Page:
NFPs: the backbone of a successful economy

If it was not for the not-for-profit community, successful for-profit businesses would not be so prosperous, according to futurist and media personality, Dr Keith Suter.

Above: Futurist, business expert and media personality, Dr Keith Suter, behind the lecturn at the 2012 ACS State Conference.

By Yasmin Noone

It is in the best interests of Australia’s business community to listen to and support not-for-profit (NFP) organisations because without the church and charitable sector, the social foundations upon which the economy is built will crumble and the wheels of business will not turn.

This message about the economic importance of the NFP sector was delivered by the foreign and international affairs editor for Channel 7’s Sunrise, Dr Keith Suter, to a room full of aged care advocates, at the Aged and Community Services (ACS) NSW & ACT State Conference late last week.

The economic futurist, Dr Suter, urged the NFP audience to jump on board its own band wagon, and convince itself and the business community of its monetary worth.

“No successful business person is ever entirely self-made,” said Dr Suter. “It takes at least a village to raise a business.

“Rich people only get rich because they live in a flourishing economy…[NFPs] provide the social foundations for a flourishing economy.

“Social capital makes for a good business environment and economic growth. [A strong not-for-profit sector] explains why Australia is doing well and Somalia, say, is not.”

So analysts can say that part of Australia’s “economic success is because of what we provide in the social sector”.

NFPs, he said, must therefore speak to businesses in their own language, expressing their worth using the terms that ‘business people’ understand – money.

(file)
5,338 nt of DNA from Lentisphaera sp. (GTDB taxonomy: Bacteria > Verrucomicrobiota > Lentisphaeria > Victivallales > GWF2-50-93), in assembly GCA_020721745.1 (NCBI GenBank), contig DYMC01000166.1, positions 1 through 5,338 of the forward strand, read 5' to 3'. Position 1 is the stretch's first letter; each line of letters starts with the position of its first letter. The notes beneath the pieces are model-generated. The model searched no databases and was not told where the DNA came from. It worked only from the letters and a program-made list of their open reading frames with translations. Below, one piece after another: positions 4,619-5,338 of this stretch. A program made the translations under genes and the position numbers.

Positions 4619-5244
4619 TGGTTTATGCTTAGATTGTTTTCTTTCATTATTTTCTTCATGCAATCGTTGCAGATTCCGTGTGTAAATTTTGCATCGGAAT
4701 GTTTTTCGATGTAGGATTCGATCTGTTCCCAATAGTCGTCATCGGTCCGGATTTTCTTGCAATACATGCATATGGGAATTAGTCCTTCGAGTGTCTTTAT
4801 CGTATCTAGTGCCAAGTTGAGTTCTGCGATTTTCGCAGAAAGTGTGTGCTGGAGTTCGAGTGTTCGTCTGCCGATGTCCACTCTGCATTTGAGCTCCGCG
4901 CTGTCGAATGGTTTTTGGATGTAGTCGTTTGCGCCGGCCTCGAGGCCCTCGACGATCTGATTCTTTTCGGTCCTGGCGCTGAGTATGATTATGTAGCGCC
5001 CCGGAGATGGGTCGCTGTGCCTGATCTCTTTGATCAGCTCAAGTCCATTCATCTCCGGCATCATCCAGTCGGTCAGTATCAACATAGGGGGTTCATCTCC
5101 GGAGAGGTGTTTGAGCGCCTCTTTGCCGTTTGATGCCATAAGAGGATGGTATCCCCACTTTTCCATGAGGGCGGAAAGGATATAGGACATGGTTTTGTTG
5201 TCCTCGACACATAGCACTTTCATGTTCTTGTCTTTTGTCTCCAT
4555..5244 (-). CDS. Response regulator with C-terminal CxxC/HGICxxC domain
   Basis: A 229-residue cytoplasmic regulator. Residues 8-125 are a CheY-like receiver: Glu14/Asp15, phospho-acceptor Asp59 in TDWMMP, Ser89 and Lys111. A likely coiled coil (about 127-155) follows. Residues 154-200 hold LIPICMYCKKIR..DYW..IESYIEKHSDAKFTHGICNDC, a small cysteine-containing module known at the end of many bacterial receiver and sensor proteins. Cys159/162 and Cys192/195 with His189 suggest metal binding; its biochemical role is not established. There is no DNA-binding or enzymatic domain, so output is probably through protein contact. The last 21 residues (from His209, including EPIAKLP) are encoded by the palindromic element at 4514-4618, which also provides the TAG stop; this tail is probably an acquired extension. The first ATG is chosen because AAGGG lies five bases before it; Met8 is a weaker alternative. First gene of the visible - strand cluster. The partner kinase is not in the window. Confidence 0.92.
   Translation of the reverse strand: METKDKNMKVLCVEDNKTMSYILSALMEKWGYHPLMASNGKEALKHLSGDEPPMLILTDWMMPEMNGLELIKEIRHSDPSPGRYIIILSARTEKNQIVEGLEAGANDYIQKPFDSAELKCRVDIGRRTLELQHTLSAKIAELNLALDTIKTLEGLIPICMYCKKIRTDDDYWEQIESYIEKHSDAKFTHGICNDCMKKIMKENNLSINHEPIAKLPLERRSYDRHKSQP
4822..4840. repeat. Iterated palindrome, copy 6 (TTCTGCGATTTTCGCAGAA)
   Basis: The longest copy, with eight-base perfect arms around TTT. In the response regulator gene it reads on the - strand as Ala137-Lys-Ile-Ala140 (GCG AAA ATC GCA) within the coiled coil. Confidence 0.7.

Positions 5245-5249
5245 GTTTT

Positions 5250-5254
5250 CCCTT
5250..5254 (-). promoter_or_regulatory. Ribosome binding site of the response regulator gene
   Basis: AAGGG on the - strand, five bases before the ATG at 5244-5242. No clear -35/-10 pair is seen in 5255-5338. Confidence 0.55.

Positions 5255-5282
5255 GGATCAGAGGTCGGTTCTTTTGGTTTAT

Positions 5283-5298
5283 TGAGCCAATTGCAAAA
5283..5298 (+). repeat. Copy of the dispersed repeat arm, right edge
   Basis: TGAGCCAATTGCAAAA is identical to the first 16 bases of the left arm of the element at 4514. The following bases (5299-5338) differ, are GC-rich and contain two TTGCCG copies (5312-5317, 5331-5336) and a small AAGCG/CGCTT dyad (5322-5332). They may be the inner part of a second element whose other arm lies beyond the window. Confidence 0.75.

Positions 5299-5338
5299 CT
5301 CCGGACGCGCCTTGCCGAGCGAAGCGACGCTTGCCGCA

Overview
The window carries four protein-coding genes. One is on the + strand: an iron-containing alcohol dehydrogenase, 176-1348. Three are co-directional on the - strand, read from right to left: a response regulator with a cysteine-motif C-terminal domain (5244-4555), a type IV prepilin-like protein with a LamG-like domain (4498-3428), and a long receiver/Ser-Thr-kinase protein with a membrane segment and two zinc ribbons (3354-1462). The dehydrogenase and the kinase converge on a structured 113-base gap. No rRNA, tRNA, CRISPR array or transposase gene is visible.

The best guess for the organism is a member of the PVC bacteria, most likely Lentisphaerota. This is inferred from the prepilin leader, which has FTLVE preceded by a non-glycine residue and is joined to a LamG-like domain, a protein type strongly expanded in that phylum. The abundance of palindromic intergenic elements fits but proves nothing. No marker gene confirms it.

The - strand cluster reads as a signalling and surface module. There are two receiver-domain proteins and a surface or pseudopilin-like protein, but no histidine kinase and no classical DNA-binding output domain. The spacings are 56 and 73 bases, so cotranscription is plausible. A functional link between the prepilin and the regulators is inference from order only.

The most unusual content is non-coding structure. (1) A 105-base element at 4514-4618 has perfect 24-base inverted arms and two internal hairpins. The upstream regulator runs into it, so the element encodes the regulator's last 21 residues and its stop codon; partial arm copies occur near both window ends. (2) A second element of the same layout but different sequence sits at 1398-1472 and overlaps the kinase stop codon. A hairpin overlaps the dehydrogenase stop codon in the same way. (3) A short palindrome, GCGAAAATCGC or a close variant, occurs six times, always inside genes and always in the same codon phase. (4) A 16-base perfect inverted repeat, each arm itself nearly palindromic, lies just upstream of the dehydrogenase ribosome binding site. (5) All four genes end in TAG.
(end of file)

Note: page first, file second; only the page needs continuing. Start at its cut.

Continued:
“We need to convince the external business community why it is in their interests to help our interest which is assisting older people.

“The bottom line is ‘you get rich because of us’.”

Furthering his argument, the former consultant on social policy at Wesley Mission, explained that were it not for church and charitable groups, social infrastructure and services and the ‘behind the scenes’ work they do, many profitable businesses would not propser. 

“We give workers a sense of relief that their folks are being cared for so that they can focus more on work.

“We are contributing to people to [enable them to] go out and earn money. NFPs help for-profits make their money.”

He said the work conducted by the volunteers, especially older people, is irreplaceable and worth millions of dollars in goods and services (GDP).

“The problem we have is the way we measure GDP – money [passing] through the economy.

“Older people are the largest providers of childcare. Yet we do not recognise the contribution they make to society as there are no cash transactions [made for their volunteer work].

“Should we charge for their services, then economists would take them seriously.

“…NFPs can [also] mobilise people in a way the for-profits can not…And businesses are amazed by how charities mobilise people and volunteers on the basis of passion, not money.”

Dr Suter advised church and charitable aged and community care providers to focus on their economic worth, go on the offensive, and tell people and businesses about how much valuable work they do.

“The message to business community should be, ‘support the aged care industry’s lobbying as it is in your best interests. It’s in your interests that the aged care sector flourishes’.”

Tags: acs, acsa, aged-and-community-services, channel-7, charitable, charity, churches, fp, keith-suter, nfp, not-for-profits, sunrise, wesley-mission,

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